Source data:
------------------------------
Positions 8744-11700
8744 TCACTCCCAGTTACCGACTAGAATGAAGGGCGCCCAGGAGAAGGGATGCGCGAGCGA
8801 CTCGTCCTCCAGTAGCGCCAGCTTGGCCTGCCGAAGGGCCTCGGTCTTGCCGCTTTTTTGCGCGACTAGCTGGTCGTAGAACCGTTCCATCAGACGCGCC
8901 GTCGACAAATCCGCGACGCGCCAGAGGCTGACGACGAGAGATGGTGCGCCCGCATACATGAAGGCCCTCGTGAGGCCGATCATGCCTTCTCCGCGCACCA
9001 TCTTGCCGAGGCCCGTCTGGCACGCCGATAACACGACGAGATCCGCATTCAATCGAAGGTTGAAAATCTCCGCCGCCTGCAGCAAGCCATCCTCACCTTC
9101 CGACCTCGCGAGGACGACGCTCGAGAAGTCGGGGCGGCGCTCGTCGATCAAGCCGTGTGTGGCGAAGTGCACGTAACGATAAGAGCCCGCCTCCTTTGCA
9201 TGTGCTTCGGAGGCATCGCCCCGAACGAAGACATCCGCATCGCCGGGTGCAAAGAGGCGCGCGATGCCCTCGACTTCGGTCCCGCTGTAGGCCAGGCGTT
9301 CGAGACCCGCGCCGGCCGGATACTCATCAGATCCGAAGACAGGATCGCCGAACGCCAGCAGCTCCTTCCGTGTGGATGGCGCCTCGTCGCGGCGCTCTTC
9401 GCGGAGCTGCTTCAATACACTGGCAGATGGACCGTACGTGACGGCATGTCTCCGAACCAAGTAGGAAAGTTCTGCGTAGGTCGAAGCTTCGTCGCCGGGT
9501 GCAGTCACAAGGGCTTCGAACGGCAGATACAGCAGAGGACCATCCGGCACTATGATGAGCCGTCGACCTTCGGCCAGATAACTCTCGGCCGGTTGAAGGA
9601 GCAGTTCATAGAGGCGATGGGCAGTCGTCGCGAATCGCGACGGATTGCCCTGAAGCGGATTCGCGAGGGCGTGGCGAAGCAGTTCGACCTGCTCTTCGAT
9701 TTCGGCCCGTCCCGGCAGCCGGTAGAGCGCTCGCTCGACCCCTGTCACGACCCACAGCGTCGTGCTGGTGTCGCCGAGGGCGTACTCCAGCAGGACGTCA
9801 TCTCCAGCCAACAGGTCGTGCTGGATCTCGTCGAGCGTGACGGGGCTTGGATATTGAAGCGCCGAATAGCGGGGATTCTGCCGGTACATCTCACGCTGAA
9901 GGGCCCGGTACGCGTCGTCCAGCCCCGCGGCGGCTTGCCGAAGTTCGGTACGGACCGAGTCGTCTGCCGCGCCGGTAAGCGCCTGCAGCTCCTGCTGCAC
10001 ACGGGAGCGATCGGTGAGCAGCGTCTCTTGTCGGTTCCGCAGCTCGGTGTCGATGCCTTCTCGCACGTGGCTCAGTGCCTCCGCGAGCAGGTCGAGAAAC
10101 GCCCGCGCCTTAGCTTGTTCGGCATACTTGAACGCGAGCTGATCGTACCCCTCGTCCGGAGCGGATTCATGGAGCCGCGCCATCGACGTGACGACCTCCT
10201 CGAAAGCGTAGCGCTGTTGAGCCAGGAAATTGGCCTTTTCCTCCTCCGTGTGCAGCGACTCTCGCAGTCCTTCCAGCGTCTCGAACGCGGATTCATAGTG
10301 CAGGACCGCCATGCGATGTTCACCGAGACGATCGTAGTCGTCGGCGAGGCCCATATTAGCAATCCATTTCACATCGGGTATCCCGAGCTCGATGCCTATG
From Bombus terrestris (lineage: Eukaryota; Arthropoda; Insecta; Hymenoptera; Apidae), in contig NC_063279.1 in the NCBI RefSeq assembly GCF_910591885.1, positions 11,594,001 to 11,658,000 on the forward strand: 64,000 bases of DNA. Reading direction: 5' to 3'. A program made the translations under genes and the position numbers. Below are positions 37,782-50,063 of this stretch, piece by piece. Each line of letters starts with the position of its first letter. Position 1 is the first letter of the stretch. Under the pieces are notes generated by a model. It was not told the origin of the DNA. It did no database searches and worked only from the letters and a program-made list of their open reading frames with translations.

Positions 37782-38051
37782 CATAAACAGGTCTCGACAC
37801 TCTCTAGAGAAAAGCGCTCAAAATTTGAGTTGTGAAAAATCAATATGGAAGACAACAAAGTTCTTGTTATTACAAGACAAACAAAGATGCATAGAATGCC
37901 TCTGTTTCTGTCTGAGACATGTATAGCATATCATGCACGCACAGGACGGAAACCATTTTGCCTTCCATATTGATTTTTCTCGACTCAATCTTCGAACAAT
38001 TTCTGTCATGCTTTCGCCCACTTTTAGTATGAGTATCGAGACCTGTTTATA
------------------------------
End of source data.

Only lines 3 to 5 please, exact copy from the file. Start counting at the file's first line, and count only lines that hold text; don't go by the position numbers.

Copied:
8801 CTCGTCCTCCAGTAGCGCCAGCTTGGCCTGCCGAAGGGCCTCGGTCTTGCCGCTTTTTTGCGCGACTAGCTGGTCGTAGAACCGTTCCATCAGACGCGCC
8901 GTCGACAAATCCGCGACGCGCCAGAGGCTGACGACGAGAGATGGTGCGCCCGCATACATGAAGGCCCTCGTGAGGCCGATCATGCCTTCTCCGCGCACCA
9001 TCTTGCCGAGGCCCGTCTGGCACGCCGATAACACGACGAGATCCGCATTCAATCGAAGGTTGAAAATCTCCGCCGCCTGCAGCAAGCCATCCTCACCTTC